A Geopolitical Analysis of a Partitioned Iraq: Political, Economic, and Military Viability

By Vanzo, John P. | World Affairs, Spring 2007 | Go to article overview
Save to active project

A Geopolitical Analysis of a Partitioned Iraq: Political, Economic, and Military Viability


Vanzo, John P., World Affairs


The George W. Bush administration's definition of political success in post-Saddam Hussein Iraq has changed almost as frequently as its rationale for the initial military invasion. Gone are the heroically optimistic predictions of peace, economic development, religious tolerance, and multicultural civil society in Iraq, which would then serve as the first falling domino in a cascade of democratization throughout the Middle East (Danner 2002; Gaddis 2002; White House 2002). Chastened by rising military, financial, and political costs, the administration now speaks more soberly of a fairly stable, someday reasonably democratic government for the New Iraq (Diamond 2005; Wright and Knickmeyer 2005).

If the definition of success in Iraq has been a moving target, one definition of abject political failure has remained a constant: the fragmentation of the country into separate, possibly warring ethnoreligious enclaves. At least eight Arab countries have echoed the Bush administration's emphatic warnings about Iraqi Balkanization.

Despite the administration's best efforts, recent events indicate that civil war and territorial partition are increasingly likely outcomes (BBC 2006; CBS 2006; CNN 2006). This article offers a heuristic exploration of a fragmented Iraq. Specifically, it employs traditional geopolitical methodologies to assess the political, economic, and military viability of an Iraq divided into Kurdish, Shiite, and Sunni political entities.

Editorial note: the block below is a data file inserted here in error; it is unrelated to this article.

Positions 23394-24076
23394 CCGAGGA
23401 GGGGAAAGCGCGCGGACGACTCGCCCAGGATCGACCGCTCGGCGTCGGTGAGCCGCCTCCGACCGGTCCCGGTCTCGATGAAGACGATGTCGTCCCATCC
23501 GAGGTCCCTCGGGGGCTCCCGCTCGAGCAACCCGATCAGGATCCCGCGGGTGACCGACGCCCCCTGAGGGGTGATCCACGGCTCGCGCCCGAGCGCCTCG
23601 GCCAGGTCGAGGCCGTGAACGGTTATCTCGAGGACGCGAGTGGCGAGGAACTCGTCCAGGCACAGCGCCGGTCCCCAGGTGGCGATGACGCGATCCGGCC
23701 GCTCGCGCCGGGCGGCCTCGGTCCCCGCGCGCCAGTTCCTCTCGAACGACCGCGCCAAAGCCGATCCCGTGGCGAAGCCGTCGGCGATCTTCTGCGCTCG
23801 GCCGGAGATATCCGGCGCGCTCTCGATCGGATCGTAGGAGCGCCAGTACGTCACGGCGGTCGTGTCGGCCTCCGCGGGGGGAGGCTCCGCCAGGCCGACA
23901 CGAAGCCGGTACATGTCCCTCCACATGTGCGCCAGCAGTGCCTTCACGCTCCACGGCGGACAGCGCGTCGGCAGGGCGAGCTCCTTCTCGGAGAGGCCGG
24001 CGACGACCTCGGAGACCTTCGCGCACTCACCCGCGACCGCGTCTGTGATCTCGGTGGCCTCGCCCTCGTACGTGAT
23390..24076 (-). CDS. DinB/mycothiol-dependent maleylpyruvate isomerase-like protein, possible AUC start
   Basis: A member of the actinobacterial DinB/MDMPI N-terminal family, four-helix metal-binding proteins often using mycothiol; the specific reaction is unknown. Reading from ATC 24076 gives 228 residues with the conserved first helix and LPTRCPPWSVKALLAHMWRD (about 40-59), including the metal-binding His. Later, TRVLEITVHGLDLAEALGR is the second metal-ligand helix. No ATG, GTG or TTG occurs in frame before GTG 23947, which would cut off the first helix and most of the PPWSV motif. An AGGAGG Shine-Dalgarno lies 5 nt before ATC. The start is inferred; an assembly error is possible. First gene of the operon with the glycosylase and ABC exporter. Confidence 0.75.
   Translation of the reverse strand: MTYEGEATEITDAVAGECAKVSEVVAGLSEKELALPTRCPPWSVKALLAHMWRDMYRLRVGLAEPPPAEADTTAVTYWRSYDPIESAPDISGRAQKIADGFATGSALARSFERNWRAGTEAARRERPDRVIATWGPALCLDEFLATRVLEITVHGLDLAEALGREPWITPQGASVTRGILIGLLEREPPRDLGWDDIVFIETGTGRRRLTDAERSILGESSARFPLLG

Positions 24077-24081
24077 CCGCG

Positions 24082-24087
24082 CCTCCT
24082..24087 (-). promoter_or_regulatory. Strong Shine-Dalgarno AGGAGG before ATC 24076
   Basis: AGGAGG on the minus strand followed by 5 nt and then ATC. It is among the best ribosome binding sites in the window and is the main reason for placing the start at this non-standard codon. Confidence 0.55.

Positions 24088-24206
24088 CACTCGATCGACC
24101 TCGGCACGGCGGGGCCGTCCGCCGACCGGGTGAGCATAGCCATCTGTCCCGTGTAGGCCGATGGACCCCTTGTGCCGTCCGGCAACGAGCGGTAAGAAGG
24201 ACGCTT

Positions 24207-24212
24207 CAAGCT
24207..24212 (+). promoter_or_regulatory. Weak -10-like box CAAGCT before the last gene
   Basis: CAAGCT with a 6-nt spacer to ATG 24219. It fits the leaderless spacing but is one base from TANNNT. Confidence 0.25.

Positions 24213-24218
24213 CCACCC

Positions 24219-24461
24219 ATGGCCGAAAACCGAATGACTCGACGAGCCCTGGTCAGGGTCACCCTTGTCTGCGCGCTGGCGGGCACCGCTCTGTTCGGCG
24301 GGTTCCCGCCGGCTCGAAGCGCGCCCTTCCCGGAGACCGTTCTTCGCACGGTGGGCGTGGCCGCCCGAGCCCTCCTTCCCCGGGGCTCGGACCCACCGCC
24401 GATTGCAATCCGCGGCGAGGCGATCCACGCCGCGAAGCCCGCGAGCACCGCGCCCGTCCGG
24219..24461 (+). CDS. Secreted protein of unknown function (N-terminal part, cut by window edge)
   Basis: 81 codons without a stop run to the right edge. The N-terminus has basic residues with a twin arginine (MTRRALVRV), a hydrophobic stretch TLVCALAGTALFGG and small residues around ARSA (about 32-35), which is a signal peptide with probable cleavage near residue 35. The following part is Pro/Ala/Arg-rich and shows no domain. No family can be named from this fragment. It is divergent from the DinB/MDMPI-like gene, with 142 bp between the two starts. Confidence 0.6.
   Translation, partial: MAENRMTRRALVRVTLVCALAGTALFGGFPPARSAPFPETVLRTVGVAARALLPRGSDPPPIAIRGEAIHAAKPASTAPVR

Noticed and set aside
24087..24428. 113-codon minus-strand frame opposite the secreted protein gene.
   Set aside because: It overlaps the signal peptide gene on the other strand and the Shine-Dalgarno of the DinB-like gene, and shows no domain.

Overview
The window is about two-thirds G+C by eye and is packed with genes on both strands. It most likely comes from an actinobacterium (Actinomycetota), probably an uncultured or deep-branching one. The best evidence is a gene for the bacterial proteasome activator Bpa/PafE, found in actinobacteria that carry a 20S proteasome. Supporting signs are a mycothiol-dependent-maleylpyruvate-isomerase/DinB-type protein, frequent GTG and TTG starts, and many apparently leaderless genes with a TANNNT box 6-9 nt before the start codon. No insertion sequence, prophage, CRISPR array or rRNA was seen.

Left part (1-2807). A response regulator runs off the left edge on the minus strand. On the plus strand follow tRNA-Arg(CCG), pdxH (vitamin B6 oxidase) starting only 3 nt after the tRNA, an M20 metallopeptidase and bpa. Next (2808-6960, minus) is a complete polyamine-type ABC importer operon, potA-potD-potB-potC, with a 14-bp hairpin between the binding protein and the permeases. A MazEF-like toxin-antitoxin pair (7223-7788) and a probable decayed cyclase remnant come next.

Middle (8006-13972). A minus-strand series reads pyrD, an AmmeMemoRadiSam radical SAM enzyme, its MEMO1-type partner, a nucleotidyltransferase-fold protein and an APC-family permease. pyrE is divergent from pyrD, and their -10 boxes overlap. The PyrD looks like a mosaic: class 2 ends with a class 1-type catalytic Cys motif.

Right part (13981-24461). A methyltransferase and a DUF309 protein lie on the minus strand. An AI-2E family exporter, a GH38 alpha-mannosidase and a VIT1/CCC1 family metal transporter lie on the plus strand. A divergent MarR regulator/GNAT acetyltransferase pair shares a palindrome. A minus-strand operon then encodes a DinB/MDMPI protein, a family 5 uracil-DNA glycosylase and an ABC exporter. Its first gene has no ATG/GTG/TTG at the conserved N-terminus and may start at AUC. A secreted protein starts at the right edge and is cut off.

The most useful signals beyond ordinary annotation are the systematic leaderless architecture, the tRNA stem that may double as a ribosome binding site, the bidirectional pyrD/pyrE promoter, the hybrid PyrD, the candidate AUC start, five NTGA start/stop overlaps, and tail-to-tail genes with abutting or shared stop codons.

THE GEOPOLITICAL APPROACH

Geopolitics has been a mainstay of political analysis and the practice of statecraft since the early Roman Empire. The prestige of geopolitics as an academic discipline reached its zenith during the late nineteenth century, when theorists such as Alfred Thayer Mahan and Sir Halford MacKinder wove grand theories of national behavior based on the geographic characteristics of states. Firmly grounded in the traditional realist school, until the middle of the twentieth century geopolitics was considered necessary for a clear understanding of international relations.

In the aftermath of World War II, however, the Axis Powers' crimes engulfed geopolitics in a wave of intellectual disrespect and moral revulsion. Academic idealists almost universally vilified geopolitics as morally bankrupt and a major cause of war (Parker 1985). For many years thereafter, geopolitics became a taboo subject within the discipline of international relations, either totally ignored or dismissed as "a curious medley of unscientific jargon, irrefutable facts, and plain Hokum" (Beukema 1942).

However, Pentagon planners zealously continued to use geopolitical analysis and strategies in their containment of Communism during the Cold War. Quantitative political science has recently taken an interest in geopolitics, as territory-related issues are the underlying reason for 70 to 90 percent of wars (Vasquez 1993).

Today's geopolitical analysts and political geographers have generally abandoned the deterministic tone of earlier theorists; geographic factors are now seen as influencing rather than determining national behavior. More art than science, geopolitics considers variables such as the shape and nature of a country's borders (Vanzo 1999), the type and distribution of natural resources, the defensibility of terrain, transportation infrastructure and access to the outside world, industrial and agricultural production, and climate and demography (and admittedly unscientific notions such as a population's "character").

Despite its idiosyncratic, archaic, and nonreplicable nature, geopolitics continues to generate findings that command the attention of top military planners and political decision makers.

CASUS BELLI